I played tuba in 7th grade. It was by default, none of the other brass players would switch. The tuba was huge, a lot to carry on/off a bus, and forget about placing it overhead. We didn’t have overheads anyhow, this was the 70s. The Waltons. Gas lines. Leisure Suits. That was the summer I was raped.
Tuba was familiar, had the same exact fingering as the trumpet valves, which I’d started in grade school. Mom wouldn’t let me practice in the house, said it rattled our screen windows. I’d sit on our back patio blowing bass notes toward our cow pasture.Occasionally they’d stare at me, chewing their cud. Probably wonders when will he stop making that awful racket. I like cows. They’re peaceful.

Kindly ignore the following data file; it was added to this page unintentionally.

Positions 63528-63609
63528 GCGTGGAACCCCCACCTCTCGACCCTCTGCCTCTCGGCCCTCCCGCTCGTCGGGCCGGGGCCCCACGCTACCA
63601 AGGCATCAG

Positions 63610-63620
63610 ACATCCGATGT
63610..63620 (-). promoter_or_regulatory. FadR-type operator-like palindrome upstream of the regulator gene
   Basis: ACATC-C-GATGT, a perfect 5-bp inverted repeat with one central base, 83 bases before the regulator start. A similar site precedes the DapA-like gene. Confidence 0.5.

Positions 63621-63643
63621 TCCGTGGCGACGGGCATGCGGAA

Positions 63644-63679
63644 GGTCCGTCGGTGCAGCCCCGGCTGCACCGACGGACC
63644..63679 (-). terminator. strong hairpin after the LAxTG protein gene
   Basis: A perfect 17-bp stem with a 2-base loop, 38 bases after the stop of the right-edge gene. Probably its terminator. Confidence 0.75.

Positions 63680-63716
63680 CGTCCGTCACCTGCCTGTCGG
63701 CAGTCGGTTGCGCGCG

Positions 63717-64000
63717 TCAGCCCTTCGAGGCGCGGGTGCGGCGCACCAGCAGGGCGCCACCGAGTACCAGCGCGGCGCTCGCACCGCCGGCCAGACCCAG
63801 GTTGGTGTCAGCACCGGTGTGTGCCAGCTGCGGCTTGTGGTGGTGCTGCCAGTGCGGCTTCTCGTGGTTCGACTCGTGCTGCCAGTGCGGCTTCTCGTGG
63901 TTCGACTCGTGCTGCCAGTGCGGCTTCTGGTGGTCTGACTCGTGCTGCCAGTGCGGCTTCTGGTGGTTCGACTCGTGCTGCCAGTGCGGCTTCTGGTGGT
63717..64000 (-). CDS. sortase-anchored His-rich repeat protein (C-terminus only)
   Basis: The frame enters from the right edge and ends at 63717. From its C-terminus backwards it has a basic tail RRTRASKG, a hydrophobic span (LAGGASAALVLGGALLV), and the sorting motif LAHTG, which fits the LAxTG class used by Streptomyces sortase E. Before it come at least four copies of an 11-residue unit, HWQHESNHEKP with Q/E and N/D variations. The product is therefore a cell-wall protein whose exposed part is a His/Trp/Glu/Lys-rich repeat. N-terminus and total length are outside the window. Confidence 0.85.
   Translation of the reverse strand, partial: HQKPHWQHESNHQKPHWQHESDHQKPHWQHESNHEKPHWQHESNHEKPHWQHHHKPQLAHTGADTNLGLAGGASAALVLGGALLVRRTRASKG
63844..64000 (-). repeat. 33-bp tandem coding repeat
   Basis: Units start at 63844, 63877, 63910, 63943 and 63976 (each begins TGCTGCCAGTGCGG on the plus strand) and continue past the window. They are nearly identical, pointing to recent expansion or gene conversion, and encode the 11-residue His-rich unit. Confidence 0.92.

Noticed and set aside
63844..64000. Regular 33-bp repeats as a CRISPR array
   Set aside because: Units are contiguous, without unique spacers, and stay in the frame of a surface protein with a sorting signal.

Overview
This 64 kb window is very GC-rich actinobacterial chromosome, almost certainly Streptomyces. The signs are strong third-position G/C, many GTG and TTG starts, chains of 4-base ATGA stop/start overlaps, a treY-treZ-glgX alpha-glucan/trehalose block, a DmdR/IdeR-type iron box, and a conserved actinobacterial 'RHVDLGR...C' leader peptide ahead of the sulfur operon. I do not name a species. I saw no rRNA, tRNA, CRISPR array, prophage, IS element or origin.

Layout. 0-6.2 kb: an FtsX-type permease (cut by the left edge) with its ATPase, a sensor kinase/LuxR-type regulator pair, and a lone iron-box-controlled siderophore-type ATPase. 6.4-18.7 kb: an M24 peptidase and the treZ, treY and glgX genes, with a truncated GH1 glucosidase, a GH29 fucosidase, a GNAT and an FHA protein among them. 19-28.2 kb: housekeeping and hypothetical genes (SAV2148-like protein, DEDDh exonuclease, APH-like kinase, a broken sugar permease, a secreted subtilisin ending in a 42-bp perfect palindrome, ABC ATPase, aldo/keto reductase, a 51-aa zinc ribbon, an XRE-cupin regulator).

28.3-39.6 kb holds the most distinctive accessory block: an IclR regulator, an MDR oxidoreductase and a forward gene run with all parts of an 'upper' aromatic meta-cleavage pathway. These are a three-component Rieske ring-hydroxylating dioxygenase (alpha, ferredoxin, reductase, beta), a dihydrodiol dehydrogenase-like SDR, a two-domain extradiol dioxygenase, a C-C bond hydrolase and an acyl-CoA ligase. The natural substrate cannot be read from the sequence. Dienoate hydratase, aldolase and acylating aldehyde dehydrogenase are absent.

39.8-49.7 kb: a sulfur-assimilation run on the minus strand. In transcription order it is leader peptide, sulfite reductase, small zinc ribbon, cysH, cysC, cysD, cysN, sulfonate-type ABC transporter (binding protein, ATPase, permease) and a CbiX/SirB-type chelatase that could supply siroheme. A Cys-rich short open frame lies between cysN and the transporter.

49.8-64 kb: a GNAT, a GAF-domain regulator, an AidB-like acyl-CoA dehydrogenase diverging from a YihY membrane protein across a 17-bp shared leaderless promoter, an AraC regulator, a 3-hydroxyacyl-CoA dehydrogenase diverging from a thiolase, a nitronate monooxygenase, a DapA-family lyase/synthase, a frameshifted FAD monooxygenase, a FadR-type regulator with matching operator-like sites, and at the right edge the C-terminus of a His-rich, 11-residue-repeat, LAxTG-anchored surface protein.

Strangers stopping at our fruit and vegetable stand would get an earful while they looked for a ripe cucumber. That year the word “stranger” upped a notch. Maybe two.
In 8th grade, I switched to baritone horn. Again, the fingering was familiar, and blowing that tuba was making me pass out. Too much oxygen. Our band leader, Mr. Marks said, “We’ll have to do something about that!”
When he placed his hand on my shoulder, I flinched.
Robert Vaughan is the author of three collections of poetry: Microtones (2012); Diptychs + Triptychs + Lipsticks + Dipshits (2013); and Addicts & Basements (2014). He also edited Flash Fiction Fridays (2011) and is senior editor at JMWW and Lost in Thought magazine. His awards include Micro-Fiction (2012), and Gertrude Stein Awards (2013, 2014). He leads roundtables at Red Oak Writing in Milwaukee, WI.
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